A Not So Still Life: The Fall and Rise of Local Artist Ginny Ruffner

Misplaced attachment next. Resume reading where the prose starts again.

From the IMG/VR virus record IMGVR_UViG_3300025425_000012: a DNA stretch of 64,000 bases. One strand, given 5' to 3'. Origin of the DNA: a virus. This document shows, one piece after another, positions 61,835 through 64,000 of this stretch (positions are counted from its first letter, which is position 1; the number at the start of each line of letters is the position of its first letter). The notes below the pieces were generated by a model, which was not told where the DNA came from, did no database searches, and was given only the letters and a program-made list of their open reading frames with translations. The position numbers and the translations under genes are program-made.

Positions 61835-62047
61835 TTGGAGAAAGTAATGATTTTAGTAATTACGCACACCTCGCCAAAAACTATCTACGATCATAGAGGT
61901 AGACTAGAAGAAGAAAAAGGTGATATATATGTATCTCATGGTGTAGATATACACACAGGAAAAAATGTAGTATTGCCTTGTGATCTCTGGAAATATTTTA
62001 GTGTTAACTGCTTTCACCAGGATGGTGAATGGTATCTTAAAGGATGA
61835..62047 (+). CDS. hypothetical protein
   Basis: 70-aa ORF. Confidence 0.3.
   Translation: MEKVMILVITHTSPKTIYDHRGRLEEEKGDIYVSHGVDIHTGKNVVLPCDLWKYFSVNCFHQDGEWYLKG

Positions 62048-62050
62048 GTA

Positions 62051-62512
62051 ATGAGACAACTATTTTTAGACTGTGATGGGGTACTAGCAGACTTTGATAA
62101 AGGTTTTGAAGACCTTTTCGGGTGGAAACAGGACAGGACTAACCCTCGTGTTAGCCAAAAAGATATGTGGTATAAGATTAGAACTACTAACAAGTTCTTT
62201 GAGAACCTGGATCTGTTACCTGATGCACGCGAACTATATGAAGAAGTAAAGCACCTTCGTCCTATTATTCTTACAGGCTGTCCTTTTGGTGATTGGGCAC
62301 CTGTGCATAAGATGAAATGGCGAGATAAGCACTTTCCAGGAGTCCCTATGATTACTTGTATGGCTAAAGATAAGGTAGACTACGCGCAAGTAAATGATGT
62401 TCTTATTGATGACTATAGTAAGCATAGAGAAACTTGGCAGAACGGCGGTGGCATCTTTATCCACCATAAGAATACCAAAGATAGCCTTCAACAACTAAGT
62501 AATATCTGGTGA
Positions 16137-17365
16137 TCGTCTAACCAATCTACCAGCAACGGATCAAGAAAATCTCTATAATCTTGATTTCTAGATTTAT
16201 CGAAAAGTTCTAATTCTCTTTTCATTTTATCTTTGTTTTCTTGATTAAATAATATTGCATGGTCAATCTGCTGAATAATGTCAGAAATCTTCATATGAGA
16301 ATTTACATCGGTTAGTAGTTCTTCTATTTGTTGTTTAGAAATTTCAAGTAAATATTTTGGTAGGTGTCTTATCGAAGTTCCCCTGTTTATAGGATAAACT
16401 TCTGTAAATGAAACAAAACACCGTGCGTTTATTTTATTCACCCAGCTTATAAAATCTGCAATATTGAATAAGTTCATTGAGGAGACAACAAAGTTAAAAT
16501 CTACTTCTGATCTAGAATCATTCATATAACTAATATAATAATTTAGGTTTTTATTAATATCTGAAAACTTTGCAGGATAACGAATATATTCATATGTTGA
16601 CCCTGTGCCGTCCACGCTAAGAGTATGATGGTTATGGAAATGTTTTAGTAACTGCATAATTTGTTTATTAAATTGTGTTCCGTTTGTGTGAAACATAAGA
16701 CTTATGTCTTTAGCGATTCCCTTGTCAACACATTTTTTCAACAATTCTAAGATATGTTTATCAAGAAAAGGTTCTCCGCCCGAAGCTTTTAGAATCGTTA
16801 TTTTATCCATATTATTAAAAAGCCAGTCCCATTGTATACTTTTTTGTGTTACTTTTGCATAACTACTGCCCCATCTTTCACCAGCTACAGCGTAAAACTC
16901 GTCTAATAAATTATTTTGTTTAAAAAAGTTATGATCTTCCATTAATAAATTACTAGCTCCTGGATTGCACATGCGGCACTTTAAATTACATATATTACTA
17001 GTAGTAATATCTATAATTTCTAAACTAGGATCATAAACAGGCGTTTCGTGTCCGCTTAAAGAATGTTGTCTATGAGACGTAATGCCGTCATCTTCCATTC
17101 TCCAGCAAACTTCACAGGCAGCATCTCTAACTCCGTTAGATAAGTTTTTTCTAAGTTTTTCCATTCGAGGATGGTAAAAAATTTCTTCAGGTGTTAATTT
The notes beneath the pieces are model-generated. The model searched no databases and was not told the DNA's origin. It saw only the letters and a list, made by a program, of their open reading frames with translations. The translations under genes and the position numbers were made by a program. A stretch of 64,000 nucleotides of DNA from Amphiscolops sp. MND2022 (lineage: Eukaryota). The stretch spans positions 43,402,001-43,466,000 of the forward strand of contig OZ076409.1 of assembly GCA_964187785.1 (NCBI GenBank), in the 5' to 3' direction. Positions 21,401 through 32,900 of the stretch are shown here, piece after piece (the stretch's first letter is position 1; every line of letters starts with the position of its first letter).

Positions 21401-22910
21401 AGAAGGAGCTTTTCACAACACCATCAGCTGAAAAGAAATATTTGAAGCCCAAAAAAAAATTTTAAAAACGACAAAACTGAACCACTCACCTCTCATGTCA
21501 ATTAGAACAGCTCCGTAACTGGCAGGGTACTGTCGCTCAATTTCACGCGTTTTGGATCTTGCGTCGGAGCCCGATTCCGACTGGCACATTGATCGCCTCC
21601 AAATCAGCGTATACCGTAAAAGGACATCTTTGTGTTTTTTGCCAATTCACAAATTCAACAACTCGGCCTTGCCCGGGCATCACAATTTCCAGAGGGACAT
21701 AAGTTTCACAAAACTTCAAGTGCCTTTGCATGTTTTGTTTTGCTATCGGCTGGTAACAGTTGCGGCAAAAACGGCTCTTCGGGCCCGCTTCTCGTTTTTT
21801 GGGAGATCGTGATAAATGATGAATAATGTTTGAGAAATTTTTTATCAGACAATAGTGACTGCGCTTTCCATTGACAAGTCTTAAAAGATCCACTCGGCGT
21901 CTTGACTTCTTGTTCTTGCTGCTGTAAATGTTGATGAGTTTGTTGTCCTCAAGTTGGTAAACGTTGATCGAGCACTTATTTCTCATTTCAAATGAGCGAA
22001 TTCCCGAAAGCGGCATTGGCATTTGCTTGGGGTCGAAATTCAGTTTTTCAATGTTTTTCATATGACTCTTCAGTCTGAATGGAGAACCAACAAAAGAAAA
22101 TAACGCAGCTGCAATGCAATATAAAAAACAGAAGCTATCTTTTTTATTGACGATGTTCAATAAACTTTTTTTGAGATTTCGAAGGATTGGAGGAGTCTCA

The story of Ginny Ruffner's cruelly interrupted career—by a brain- and body- damaging 1991 car crash—is well known in the Seattle art world, where this loving documentary portrait will find many admirers. Heartfelt testimonials are offered from those who figured in her rise to glass-art prominence in the '80s, including Dale Chihuly, Tom Robbins, and William Traver. During that decade, Ruffner was arguably Seattle's breakout national art star, creating intricate colored-glass tangles and tableaux. Clips from old TV interviews show a warm, bubbly personality that made her a vital presence in the local art scene. (To help pay the rent, she also taught aerobics classes "with legwarmers and Flashdance and all that," she laughs.) Directed by Karen Stanton, A Not So Still Life makes no attempt to separate the heroism of Ruffner's partial recovery from her art. (You can see the latest example, a five-ton flowerpot sculpture at Seventh and Union, to be dedicated on Thursday.) The film offers tribute, not criticism, which is fine. Many artists age out of favor with critics and galleries; trendy young art stars can fade into bitterness, irrelevance, and worse. But as she continues to paint and create in her Ballard home studio today, Ruffner seems happily engaged in her work. "I talk funny, I walk slow," she says. "But so what?"

 
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